hiking with baby


Shanti Hodges has been an inspiration to thousands across the United States, and it started with her wanting friends in a new city! She invited three new friends on a hike with her newborn and their children. By the end of the month, the group grew to nearly 20 people. She saw the group growing rapidly and decided to do something about it. Hodges had witnessed groups such as these fall apart after a few months and wanted to make sure this would never happen for the new parents she had grown to be friends with. She quickly named the group Hike it Baby, and soon after she started their first newsletter!

Hike it Baby — Where Parents Can Enjoy Nature

Within three years, the group has become a tremendous success. Hike it Baby has more than 180,000 participating families, with over 300 branches spanning across the United States. The group features over 4,000 different trails for families to meet at and hike together. Though there are many trails to explore, the group reminds people that the group's purpose is to build a community, not just get a workout. This is where you are able to find your people — a support system for parents going through the same new struggles and happiness of parenthood. With the movement growing, Hodges is trying to find as many trails as possible to keep from overcrowding current trails. She states, “ Nature itself is disrupted when we go into it.” Keeping groups small makes the experience more intimate for parents and their children.

Benefits of Hiking with Baby

Hiking is also a beneficial time for mom and baby. Hodges assumed she would go through postpartum depression after having her baby, but she found hiking helped keep her focused and moving forward. Hiking releases endorphins, and the activity soon became like therapy. It allowed Hodges and her baby to bond and become closer, and gave her more energy to get through the day. Research has also found that time outside is good for babies — fresh air promotes early language development and healthy sleep patterns.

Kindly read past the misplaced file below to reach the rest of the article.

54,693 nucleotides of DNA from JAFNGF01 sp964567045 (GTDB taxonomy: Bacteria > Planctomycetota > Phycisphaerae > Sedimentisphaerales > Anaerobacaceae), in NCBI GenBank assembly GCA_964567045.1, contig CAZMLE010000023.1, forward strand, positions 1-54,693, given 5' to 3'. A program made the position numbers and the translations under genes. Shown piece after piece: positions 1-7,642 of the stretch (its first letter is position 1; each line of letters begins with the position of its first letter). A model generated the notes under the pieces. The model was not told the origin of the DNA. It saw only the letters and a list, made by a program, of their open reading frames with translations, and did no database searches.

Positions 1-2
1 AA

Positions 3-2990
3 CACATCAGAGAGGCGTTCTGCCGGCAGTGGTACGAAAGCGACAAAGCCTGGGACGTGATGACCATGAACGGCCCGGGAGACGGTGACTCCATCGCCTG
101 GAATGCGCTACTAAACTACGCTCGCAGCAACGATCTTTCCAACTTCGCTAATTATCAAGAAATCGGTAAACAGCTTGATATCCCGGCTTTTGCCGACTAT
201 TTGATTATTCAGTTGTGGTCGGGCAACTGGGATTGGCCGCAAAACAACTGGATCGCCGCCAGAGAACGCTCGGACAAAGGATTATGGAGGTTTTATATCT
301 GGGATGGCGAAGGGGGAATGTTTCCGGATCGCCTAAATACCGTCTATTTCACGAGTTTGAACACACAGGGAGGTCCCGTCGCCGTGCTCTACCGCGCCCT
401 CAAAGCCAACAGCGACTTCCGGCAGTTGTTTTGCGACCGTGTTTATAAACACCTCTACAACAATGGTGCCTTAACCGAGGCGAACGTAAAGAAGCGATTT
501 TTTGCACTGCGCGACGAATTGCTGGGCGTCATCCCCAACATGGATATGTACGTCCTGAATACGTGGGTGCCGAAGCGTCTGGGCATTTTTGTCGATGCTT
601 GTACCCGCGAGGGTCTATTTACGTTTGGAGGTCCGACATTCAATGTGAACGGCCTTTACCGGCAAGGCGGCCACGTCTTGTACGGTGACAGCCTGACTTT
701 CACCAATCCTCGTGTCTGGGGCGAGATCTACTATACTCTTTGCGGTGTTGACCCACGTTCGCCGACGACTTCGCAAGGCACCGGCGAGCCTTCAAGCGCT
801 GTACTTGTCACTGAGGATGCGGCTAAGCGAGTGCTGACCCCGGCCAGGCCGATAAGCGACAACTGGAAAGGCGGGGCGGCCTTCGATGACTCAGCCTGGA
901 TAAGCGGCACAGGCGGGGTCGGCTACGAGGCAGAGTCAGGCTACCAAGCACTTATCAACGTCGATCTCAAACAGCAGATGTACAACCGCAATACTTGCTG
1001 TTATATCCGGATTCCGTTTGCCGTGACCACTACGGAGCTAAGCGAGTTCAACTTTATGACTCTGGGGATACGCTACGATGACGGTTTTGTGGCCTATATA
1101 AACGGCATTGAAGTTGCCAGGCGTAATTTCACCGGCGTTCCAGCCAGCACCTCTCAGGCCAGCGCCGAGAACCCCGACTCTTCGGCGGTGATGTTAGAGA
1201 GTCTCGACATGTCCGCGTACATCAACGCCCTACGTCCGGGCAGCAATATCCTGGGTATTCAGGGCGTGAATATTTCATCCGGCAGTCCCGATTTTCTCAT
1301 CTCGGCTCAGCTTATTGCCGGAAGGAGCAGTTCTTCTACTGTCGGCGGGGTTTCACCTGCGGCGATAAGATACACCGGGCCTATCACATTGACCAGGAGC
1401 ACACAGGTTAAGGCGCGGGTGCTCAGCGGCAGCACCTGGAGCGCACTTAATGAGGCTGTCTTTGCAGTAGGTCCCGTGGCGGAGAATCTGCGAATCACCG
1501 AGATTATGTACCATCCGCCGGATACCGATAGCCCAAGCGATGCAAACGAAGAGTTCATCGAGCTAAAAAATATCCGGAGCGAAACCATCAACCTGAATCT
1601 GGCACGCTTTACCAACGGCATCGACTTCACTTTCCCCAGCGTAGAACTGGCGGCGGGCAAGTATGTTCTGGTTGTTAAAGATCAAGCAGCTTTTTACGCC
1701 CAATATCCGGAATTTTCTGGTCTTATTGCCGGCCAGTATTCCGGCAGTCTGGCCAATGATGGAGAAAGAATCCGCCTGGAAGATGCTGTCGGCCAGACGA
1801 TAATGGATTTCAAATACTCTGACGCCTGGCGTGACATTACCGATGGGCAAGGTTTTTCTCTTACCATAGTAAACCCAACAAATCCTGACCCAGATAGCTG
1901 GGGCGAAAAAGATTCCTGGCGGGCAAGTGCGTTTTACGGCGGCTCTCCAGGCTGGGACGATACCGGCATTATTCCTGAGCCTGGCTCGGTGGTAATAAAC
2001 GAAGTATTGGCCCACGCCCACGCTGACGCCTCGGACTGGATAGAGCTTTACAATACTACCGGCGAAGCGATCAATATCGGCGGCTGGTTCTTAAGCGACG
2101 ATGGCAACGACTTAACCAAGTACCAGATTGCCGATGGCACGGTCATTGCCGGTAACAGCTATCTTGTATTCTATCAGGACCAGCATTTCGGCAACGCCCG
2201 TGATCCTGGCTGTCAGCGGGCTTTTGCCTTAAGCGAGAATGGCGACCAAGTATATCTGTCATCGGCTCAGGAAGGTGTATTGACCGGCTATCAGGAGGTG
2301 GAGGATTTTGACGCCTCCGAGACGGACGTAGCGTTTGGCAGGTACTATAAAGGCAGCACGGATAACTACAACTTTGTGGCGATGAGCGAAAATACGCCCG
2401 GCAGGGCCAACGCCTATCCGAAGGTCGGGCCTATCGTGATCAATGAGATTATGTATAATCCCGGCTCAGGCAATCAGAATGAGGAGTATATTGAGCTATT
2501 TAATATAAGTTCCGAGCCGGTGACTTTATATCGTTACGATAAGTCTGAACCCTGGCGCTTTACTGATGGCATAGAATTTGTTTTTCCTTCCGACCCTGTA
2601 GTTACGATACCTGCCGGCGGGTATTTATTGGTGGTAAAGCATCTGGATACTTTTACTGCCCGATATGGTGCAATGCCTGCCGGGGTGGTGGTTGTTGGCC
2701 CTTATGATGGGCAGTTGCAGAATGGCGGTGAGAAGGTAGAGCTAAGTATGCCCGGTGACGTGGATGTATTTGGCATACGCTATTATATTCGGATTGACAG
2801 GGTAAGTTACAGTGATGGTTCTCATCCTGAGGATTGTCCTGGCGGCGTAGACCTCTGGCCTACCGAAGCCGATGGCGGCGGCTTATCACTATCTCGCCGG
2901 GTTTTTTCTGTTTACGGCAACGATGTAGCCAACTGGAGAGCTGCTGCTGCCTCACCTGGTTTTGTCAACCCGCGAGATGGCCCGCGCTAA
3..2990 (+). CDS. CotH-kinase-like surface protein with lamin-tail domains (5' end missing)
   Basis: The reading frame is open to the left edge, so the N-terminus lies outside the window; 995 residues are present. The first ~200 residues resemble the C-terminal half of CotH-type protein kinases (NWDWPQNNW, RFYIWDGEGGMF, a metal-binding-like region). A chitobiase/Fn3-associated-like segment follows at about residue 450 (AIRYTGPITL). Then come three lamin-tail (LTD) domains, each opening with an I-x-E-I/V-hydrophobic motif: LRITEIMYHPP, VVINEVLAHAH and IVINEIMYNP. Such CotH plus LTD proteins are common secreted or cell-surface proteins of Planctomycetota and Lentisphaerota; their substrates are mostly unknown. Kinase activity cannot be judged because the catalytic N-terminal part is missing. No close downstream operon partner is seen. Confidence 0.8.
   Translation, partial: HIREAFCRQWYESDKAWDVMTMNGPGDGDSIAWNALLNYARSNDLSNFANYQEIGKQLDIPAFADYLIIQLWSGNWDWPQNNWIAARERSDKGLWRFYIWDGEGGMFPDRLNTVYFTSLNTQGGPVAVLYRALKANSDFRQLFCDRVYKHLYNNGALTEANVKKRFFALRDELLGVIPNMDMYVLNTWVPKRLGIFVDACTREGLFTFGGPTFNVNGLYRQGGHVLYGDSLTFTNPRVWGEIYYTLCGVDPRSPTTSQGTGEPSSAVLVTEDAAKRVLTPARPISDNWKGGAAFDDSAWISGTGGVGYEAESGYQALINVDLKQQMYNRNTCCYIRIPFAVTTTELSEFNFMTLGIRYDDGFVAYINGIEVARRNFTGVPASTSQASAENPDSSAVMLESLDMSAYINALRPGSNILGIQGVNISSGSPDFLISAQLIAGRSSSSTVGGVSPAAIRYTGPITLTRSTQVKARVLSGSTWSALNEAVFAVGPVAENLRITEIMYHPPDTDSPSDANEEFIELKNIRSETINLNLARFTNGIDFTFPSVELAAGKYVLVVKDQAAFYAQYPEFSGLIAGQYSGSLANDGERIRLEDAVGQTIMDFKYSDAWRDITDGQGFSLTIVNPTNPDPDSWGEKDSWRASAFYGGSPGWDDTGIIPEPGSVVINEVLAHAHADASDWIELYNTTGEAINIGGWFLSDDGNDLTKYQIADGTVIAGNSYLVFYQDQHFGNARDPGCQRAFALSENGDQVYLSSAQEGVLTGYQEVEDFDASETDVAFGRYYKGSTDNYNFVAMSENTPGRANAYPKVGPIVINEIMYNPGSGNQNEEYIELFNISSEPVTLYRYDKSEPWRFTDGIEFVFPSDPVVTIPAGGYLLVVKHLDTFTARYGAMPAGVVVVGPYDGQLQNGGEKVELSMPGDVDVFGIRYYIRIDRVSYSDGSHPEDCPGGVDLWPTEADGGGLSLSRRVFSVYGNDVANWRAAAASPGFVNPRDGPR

How to prepare

Hodges offers tips for first timers as well as for experienced adventurers on her website. Here are some tips to help you get started:

  • Modify the hike — keep your family’s ability in mind and adjust the length/intensity of the hike to meet your needs.
  • Wear the right support.Whether you're expecting or postpartum, a support brace can help support and stabilize weakened abdominal muscles.
  • Pack healthy snacks, extra diapers, plenty of water, small toys, or something to keep the infants and children entertained on breaks.
  • Most importantly, hike with friends in the beginning. Keep safety a priority — friends will be able to help if there are any hiccups the first couple times out on the trail.

Hiking and being outdoors and beneficial for everyone involved. It brings parents closer to nature and their newborn. Bringing older siblings along to have them feel included is great for building a stronger family as well. Look to invite new families or old friends along to have a tighter support system for one another. There are so many benefits to immersing yourself in nature, and the opportunity to bond with your family is one of the best benefits of all.


Information provided in blogs should not be used as a substitute for medical care or consultation.